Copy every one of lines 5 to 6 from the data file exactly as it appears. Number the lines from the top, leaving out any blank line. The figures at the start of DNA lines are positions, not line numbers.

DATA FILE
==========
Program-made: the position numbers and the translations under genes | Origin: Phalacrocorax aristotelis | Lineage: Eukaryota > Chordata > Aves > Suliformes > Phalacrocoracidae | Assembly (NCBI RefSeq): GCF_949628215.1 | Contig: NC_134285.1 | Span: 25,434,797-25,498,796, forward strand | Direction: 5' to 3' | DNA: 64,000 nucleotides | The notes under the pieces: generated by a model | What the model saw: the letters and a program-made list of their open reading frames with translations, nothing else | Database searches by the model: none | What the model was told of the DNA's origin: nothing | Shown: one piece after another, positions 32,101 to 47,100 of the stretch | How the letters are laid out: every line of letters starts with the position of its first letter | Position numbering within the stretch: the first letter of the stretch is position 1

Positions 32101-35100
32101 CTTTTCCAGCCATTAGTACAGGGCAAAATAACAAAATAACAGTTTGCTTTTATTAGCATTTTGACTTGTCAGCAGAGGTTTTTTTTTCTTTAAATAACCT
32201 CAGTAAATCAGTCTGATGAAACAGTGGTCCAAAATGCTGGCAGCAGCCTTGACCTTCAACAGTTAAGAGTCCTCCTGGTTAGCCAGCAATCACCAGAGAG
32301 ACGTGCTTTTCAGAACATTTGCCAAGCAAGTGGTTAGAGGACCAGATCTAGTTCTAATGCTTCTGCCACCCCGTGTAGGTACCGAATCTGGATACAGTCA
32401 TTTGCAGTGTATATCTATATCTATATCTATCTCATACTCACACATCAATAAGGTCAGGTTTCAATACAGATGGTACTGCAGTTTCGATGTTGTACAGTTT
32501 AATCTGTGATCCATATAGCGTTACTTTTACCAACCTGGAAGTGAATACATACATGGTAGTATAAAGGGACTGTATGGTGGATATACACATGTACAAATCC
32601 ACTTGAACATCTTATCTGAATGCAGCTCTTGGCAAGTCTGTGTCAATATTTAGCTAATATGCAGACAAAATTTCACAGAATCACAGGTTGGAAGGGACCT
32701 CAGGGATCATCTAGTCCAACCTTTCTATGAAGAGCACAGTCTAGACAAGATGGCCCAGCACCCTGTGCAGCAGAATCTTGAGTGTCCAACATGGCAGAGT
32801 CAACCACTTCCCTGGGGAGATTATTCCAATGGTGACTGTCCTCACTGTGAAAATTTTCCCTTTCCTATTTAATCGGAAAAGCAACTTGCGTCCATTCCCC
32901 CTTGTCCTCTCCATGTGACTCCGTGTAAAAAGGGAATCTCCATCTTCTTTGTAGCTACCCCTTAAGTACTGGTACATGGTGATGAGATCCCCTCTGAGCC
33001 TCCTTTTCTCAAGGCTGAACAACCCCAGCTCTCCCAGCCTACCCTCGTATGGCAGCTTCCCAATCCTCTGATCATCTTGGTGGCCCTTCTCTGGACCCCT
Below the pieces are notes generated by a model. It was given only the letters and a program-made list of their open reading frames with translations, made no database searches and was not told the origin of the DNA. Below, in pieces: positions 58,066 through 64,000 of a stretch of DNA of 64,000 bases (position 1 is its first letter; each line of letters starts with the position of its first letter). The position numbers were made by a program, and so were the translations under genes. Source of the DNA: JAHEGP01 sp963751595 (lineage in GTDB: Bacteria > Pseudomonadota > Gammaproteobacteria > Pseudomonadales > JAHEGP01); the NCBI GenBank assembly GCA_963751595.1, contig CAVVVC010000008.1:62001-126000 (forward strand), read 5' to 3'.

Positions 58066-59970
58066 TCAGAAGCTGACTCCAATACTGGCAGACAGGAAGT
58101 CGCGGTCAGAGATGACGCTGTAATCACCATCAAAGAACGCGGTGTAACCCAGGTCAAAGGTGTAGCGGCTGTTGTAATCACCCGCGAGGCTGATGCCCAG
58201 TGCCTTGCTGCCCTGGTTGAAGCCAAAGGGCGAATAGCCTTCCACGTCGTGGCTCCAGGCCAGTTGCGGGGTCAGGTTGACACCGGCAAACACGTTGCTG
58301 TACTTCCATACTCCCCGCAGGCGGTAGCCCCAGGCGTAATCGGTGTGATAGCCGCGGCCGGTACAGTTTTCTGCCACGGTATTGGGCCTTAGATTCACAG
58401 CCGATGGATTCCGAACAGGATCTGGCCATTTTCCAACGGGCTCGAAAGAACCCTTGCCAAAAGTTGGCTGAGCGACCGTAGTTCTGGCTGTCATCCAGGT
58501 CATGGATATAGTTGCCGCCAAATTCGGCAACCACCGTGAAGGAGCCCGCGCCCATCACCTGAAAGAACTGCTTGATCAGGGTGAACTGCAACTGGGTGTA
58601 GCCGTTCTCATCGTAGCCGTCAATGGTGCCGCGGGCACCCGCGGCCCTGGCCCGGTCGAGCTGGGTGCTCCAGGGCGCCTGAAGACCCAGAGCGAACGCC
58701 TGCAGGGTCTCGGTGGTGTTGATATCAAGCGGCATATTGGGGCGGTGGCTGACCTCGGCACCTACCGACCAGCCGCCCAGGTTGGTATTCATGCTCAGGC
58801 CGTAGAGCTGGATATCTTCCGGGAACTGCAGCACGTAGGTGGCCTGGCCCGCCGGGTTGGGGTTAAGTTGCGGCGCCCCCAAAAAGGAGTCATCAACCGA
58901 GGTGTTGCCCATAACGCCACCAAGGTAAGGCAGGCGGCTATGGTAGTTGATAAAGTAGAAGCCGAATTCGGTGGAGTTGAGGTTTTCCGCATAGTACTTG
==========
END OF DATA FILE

32301 ACGTGCTTTTCAGAACATTTGCCAAGCAAGTGGTTAGAGGACCAGATCTAGTTCTAATGCTTCTGCCACCCCGTGTAGGTACCGAATCTGGATACAGTCA
32401 TTTGCAGTGTATATCTATATCTATATCTATCTCATACTCACACATCAATAAGGTCAGGTTTCAATACAGATGGTACTGCAGTTTCGATGTTGTACAGTTT